An article about OS/2 on a PowerPC-based ThinkPad 850 needed a few screenshots for illustration. Once an OS is installed and running a GUI, it’s typically possible to run a screen grab utility and capture screenshots digitally. But that’s not an option when an OS is being installed or when it is not running a windowing system. There’s of course the good old digital camera. It’s possible to take acceptable photos of a computer screen, but even with specialized equipment it’s impossible to get a perfect shot.
For a long time, photos seemed to be the only practical solution, but then Antoni Sawicki suggested a KVM-over-IP alternative: a Lantronix Spider, though other similar products exist. The Spider can be easily attached to the ThinkPad’s external VGA output. From a remote console it’s then trivial to take screenshots. Indeed taking screenshots of the ThinkPad 850 firmware worked beautifully. Then the OS/2 installer booted up and there was… nothing. The video signal was garbage. What a letdown! But that’s not the end of the story.
The Power Series ThinkPads 820/850 used Western Digital’s WD90C24A2 graphics chips, a relic of the days when Western Digital was more than just a hard drive company. These graphics devices supported 1MB VRAM and TFT displays with up to 800×600 resolution. An external CRT could be used for higher resolutions, 1024×768 or up to about 1280×1024. It was also possible to use the TFT display simultaneously with an external CRT (showing the same image), and that was typically the default. It was also the default in OS/2… it just doesn’t work right.
It’s worth mentioning that the newer RS/6000 notebook 860 used a larger 1024×768 TFT display. Since the WD90C24 chip couldn’t handle that, IBM had to use a different graphics chip, namely a S3 Aurora64V+ (86CM65).
As an aside, the same WD90C24A2 chip was also used in the ThinkPad 755CV/CDV. Several other ThinkPad models used other WD90C24 variants. What’s interesting is that in the Power Series ThinkPads, the WD90C24 presented itself as a PCI device (vendor/device ID 101C:C24A), but in all other systems the graphics chip was an ISA/VL-Bus device.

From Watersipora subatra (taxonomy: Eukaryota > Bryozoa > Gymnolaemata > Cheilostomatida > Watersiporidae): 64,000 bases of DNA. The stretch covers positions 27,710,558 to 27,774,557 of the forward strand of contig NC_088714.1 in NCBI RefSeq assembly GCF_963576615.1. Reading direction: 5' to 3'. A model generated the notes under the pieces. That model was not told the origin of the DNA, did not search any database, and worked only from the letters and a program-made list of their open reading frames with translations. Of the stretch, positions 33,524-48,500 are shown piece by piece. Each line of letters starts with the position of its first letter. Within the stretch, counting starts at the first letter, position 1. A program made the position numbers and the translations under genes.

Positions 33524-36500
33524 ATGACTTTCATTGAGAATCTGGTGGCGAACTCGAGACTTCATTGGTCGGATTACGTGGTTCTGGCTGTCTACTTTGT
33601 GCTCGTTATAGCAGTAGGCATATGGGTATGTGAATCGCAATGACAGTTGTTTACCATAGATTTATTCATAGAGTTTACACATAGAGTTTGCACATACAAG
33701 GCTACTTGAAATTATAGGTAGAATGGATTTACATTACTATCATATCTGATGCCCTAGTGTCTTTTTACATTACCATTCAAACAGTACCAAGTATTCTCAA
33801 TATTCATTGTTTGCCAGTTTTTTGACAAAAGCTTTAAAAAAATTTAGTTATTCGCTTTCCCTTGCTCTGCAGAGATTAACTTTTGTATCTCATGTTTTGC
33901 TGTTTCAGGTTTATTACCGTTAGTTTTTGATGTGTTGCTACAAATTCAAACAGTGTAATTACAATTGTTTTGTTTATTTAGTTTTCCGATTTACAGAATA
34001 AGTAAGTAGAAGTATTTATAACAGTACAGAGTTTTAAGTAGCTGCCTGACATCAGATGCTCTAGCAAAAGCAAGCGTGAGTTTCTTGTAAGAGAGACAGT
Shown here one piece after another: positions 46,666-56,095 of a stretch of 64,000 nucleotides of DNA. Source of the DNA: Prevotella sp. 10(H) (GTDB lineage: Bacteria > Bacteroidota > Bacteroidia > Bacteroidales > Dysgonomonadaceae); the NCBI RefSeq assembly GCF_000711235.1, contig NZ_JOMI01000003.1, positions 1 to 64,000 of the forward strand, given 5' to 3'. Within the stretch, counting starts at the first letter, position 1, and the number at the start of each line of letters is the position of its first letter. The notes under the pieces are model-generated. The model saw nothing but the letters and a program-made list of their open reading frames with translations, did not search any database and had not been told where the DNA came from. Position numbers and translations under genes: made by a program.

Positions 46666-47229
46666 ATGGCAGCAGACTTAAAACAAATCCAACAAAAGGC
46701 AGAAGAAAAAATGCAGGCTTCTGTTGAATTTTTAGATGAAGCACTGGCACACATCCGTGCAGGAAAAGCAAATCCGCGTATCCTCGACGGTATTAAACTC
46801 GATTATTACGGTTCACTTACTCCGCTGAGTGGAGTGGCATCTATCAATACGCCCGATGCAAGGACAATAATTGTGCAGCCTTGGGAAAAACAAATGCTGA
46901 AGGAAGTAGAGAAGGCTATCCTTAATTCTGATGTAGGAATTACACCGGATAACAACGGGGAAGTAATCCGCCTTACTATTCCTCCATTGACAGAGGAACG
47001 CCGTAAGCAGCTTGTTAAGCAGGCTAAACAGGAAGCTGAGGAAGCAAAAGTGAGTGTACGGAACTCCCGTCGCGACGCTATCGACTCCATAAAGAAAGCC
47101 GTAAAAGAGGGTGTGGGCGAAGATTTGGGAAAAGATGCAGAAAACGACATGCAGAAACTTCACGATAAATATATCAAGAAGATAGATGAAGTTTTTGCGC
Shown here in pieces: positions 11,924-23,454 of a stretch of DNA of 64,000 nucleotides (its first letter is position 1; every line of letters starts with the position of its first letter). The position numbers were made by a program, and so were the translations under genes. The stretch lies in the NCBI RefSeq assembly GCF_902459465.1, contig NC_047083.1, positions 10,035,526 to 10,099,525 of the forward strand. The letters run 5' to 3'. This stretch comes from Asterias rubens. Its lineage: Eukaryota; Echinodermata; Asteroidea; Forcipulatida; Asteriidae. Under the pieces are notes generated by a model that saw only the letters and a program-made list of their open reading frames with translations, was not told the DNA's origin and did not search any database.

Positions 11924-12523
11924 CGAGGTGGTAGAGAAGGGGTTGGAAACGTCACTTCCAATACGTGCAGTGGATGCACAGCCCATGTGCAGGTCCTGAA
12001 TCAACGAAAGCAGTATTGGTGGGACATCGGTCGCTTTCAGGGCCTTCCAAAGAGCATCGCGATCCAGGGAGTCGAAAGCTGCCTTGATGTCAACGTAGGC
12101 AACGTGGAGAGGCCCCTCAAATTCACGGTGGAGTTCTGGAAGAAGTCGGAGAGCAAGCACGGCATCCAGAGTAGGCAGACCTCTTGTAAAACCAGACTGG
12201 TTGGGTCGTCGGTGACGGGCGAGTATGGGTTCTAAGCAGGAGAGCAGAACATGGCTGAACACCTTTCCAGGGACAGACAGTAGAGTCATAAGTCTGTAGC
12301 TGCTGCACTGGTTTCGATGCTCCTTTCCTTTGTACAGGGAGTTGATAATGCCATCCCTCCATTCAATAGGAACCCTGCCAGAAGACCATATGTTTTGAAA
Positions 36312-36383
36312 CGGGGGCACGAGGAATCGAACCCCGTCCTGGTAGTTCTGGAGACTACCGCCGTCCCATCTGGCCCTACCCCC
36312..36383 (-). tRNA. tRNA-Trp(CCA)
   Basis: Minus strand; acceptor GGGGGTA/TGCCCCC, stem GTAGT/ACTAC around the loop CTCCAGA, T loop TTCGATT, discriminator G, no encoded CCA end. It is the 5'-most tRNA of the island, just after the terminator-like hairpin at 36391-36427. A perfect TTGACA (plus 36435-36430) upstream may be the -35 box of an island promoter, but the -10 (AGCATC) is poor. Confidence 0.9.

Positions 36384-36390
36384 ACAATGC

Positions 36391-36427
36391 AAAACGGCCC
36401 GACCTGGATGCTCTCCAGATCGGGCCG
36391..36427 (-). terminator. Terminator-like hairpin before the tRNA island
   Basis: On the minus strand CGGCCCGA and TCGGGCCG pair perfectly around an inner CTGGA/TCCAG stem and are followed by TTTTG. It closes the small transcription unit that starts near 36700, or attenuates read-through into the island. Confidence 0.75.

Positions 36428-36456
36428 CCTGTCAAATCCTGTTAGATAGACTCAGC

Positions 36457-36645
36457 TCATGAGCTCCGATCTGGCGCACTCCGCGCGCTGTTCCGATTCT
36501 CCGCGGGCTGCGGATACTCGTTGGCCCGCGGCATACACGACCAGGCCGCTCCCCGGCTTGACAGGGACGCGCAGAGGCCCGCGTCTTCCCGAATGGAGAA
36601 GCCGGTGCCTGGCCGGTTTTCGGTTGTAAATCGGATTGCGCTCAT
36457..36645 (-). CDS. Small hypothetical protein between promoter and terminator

But back to taking screenshots of OS/2… the Spider was certainly not at fault, as a standard monitor didn’t fare any better. Fortunately, the mode setting in OS/2 PPC is more or less transparent and implemented in \OS2\WD_90C24.PMI. This is a text file written to the VESA SVGAPMI standard and documented in the OS/2 DDK.
Unlike the PMI files for other graphics chips supported by OS/2 Warp, PowerPC Edition (S3 928, S3 Vision 864, Weitek Power 9100, Cirrus Logic Alpine 5434), the WD90C24 PMI file looks a bit hacky with several commented out sections and sketchy looking changes. Given the fact that the ThinkPad 820/850 was never officially supported by OS/2, that’s not terribly surprising.
Brief experimentation revealed an interesting fact: although the 256-color 800×600 and 640×480 modes showed nothing on the external CRT, the 64K-color 640×480 mode did. Comparing the PMI file sections for 640x480x8 and 640x480x16 modes showed only a handful of differences. The most suspicious was the VGA miscellaneous output register (3C2h), which was written twice with the same value in the 640x480x8 case (no video on external CRT) but not in the 640x480x16 case (working CRT video). The changed (or rather unchanged) bits were part of the pixel clock (VCLK) controls; an incorrect VCLK would certainly produce the observed symptoms where a video signal is present but cannot be recognized.
Attempting to decipher the WD90C24 datasheets in order to understand the VCLK programming in the PMI file proved interesting, but ultimately fruitless. The PMI file didn’t quite make sense, but that could simply be caused by lack of understanding. Without verifying what’s actually programmed into the hardware, the final register values are just guesswork.
The next step was experimentation… if the PR68 register (WD specific) was programmed correctly, there were only four possible miscellaneous output register clock values (in bits 2 and 3), and one of them was already known to be wrong. With a bit of luck, the CRT programming for a 640x480x8 mode should be the same as for 640x480x16, so perhaps the same 3C2h value would work? Bingo! It did indeed.
The same clock bit values also worked for the 800x600x8 mode. OS/2 always appear to program the same CRT mode which matches the TFT panel resolution, i.e. 800×600. This is different from the Windows NT display driver, but both approaches are valid.
Here are the changes to \OS2\WD_90C24.PMI:
- Line 893, change
- Line 1407, change
The last task was modifying the PMI file inside the ISO image, burning it to a CD (at 8x speed; the ThinkPad’s CD-ROM is allergic to CD-Rs burned at 24x speed), and booting again. Et voilà:
It is a bit difficult to believe that this is a capture of analog VGA output, but it really is. For comparison, here is a photo of the same screen:
It’s just not the same.